This week has been especially important for addressing mental health, as October 10th was World Mental Health Day. This day serves as a reminder to keep your mental well-being as a major priority in life.
The overarching reason for observing Mental Health Day is to raise awareness of mental health issues and increase efforts that support mental well-being. This means addressing the mental health needs of yourself, and others around the world.
Mental illness is something that affects a huge number of people in the world. The National Alliance on Mental Illness points out the following important information about mental health:
“Approximately 1 in 5 adults in the U.S.—43.8 million, or 18.5%—experiences mental illness in a given year.”
In addition to this:
“Approximately 1 in 25 adults in the U.S. (10 million, or 4.2%) experiences a serious mental illness in a given year that substantially interferes with or limits one or more major life activities. 1 in 5 youth aged 13 to 8 (21.4%) experiences a severe mental disorder at some point during their life. For children aged 8 to 15, the estimate is 13%.”
In terms of world’s current mental health status, a resource by the World Health Organization (WHO) states that:
“One in four people in the world will be affected by mental or neurological disorders at some point in their lives. Around 450 million people currently suffer from such conditions, placing mental disorders among the leading causes of ill-health and disability worldwide.”
In addition to this, there are many barriers that exist for countries outside of the U.S. when it comes to seeking help:
“Currently, more than 40% of countries have no mental health policy and over 30% have no mental health programme. Around 25% of countries have no mental health legislation.”
Mental illness is something that the entire world is facing, and days like World Mental Health Day help bring extra attention to this widespread, worldly issue.
Addressing Your Needs
The busy, fast-paced lives we live sometimes hinder our ability to slow down and take care of ourselves.
But keeping our own needs in mind is crucially important. Self-care is a gateway to maintaining good cognitive health. We must start by addressing our own needs and keeping those needs at the forefront of our thoughts.
A resource by Case Western University gives an absolutely spot-on definition of self-care:
“Self-care is not selfish or self-indulgent. We cannot nurture others from a dry well. We need to take care of our own needs first, then we can give from our surplus, our abundance.”
Being overly selfless and concerning yourself with the problems of others, rather than focusing on your own, can be problematic. The above definition of self-care is important because it explains that caring for yourself is by no means a selfish thing to do.
In my article titled ‘Make Self-Care Your Priority in 2016’, I point out several questions that you can ask yourself when you feel like you’ve placed your needs on the backburner.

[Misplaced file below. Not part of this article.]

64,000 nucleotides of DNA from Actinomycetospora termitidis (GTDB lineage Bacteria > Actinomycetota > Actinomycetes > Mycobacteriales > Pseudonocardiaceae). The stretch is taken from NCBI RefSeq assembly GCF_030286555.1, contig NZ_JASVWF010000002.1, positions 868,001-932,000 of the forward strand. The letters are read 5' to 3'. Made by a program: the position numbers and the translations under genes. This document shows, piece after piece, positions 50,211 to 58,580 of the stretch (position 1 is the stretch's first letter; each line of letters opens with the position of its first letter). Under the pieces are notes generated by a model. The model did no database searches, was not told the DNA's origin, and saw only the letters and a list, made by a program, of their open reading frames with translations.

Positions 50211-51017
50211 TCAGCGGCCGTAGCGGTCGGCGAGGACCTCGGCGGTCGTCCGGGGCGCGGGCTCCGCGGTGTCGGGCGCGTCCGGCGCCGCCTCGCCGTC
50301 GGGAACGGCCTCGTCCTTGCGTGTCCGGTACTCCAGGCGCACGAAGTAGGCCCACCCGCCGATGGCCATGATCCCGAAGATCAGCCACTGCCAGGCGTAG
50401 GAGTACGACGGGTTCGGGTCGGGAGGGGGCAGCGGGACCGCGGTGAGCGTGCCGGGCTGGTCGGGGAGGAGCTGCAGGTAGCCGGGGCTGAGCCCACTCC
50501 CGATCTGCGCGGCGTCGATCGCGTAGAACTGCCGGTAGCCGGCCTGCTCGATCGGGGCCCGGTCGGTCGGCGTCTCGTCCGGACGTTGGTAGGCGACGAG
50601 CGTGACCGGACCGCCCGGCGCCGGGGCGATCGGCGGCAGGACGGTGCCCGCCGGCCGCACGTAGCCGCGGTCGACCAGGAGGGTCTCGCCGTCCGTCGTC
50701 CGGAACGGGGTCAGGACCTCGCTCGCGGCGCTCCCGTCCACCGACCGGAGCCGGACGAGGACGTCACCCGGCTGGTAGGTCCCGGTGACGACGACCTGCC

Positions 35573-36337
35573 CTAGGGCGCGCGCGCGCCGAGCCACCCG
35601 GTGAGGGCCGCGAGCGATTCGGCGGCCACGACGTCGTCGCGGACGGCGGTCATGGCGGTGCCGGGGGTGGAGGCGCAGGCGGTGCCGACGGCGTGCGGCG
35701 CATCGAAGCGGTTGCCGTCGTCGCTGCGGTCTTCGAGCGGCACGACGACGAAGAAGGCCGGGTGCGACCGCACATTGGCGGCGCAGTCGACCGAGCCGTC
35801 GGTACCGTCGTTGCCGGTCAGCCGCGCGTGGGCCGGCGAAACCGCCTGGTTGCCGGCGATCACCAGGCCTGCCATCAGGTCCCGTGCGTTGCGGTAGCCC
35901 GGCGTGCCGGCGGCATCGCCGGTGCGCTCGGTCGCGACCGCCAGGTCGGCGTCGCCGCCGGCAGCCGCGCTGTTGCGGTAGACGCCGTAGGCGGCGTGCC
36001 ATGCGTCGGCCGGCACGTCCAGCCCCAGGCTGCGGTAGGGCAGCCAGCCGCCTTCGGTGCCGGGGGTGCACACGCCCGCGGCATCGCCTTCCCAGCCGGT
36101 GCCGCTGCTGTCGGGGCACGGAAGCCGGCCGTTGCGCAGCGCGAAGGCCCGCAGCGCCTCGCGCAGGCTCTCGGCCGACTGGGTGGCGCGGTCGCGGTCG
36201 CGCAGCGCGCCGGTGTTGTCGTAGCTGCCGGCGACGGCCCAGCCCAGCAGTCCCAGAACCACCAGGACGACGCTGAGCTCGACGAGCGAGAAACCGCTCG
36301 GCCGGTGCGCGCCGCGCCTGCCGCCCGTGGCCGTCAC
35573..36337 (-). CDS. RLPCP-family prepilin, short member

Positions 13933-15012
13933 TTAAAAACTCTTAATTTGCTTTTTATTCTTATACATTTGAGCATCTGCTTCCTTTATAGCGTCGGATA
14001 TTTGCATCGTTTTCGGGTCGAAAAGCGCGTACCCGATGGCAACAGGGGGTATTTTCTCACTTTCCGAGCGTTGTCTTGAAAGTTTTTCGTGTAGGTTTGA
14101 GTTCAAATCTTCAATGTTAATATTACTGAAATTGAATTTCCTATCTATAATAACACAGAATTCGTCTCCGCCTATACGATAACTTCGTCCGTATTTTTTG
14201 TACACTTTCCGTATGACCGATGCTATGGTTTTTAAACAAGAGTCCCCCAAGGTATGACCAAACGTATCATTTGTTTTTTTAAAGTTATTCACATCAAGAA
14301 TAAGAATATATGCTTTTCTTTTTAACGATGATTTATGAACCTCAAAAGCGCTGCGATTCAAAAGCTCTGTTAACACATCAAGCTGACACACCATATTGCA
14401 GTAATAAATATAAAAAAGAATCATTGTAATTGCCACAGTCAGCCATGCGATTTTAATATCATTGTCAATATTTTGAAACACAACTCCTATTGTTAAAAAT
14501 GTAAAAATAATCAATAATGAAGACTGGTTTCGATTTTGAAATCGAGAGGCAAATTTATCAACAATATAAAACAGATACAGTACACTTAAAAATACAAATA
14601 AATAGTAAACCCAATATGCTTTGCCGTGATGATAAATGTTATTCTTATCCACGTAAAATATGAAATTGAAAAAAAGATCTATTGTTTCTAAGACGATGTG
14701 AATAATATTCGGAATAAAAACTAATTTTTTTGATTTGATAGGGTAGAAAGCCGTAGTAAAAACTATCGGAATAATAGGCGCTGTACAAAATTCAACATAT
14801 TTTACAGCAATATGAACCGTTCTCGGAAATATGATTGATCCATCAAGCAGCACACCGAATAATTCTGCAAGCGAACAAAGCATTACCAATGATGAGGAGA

● Are all of my basic needs addressed?
● Am I thirsty? Am I hungry?
● What exact emotions are keeping me from self-help? Is it depression, anxiety, or something else?
● Would exercising today make me feel better?
● Did I make enough time for myself over the course of my work week?
● What can I do to feel more secure?
● Am I worried about money? If so, what can I do?
● Does my life lack structure? What can I do to feel more organized?
● Do I have an optimistic view on my life? How can I show myself the glass is half full?
● When did I last feel excited?
● Do I feel unattractive?
● Am I missing someone?
Asking yourself these questions can help you pinpoint the sources of a lack of self-care.
While these questions are useful, sometimes outside help is necessary in order to get back on track. Always remember, that there’s no shame in asking for help! A close friend, relative, or health professional such as a counselor can be the support system you may need.
The Mental Well-Being of Others
Mental illness is very real in the U.S.–that is certain. Stigmas are still a major hurdle that keep people from getting the help they need. In fact, about 75% of Americans and Europeans don’t even seek the help they need due to stigmas.
But the fact remains: many people in the U.S. are fortunate enough to have access to help through counseling, medication, and support. Now imagine if that support simply didn’t exist at all.
Such is the reality for many people in other parts of the world.
The WHO resource mentioned earlier in this piece examines how difficult, or even impossible, it is for people in less privileged places to seek help with mental illness:
“The magnitude of mental health burden is not matched by the size and effectiveness of the response it demands. Currently, more than 33% of countries allocate less than 1% of their total health budgets to mental health, with another 33% spending just 1% of their budgets on mental health. A limited range of medicines is sufficient to treat the majority of mental disorders. About 25% of countries, however, do not have the three most commonly prescribed drugs used to treat schizophrenia, depression and epilepsy at the primary health care level.”
So how can we help other countries in need?
Well, once we are on the track to mental well-being ourselves, we can donate our time or resources to local or international charities for mental health. The Centre for Global Mental Health has a resource featuring many prolific charities that you can donate to.
Just remember to address your cognitive health first, and when you’re ready, there’s always a way you can donate something, thus making the path to wellness more feasible to others around the globe.